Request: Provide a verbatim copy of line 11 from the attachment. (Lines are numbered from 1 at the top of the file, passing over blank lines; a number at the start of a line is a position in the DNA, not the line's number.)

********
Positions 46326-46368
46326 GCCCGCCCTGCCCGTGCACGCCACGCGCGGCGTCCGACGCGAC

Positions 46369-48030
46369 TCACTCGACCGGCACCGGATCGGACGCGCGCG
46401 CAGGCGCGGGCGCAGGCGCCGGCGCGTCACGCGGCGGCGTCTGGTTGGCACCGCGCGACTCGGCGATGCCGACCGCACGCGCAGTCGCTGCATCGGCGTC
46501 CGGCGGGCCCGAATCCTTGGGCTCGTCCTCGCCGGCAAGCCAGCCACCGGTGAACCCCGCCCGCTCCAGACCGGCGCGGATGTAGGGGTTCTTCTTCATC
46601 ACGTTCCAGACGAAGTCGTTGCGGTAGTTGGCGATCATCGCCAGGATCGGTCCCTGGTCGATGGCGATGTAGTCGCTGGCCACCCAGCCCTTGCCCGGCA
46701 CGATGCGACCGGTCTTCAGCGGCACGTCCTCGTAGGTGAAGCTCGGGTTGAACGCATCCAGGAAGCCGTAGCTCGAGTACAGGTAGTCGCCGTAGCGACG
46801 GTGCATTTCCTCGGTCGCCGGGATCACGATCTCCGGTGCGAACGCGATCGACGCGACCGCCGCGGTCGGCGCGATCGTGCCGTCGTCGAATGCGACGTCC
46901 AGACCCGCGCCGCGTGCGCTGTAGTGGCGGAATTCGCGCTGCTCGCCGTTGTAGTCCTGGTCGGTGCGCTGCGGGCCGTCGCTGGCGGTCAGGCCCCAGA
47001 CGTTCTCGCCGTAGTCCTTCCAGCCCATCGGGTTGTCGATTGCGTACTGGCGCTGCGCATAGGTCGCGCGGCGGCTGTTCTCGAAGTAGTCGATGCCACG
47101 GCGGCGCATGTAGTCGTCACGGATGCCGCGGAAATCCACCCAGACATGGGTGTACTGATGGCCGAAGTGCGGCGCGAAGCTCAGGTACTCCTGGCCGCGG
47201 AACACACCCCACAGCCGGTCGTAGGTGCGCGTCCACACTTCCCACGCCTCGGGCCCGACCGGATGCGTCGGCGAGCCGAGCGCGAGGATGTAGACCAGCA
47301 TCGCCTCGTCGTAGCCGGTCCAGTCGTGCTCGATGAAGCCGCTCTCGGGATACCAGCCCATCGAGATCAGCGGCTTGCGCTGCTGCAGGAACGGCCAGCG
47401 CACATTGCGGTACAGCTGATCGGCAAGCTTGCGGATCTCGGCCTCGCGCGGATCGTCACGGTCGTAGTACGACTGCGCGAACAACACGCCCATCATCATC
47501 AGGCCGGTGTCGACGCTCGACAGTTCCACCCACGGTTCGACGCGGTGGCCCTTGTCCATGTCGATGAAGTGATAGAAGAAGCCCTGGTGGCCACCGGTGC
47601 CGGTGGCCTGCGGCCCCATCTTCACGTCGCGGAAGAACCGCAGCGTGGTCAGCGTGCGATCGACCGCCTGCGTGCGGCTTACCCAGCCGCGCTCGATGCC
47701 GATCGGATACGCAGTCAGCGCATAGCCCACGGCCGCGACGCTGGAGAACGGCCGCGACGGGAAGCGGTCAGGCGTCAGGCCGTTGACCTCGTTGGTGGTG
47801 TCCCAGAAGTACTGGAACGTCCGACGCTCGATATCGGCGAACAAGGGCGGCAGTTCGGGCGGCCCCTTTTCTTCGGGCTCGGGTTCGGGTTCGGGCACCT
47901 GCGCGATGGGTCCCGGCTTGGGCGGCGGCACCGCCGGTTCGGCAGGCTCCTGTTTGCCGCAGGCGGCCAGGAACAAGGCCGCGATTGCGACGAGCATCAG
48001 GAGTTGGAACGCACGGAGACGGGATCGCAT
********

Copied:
47001 CGTTCTCGCCGTAGTCCTTCCAGCCCATCGGGTTGTCGATTGCGTACTGGCGCTGCGCATAGGTCGCGCGGCGGCTGTTCTCGAAGTAGTCGATGCCACG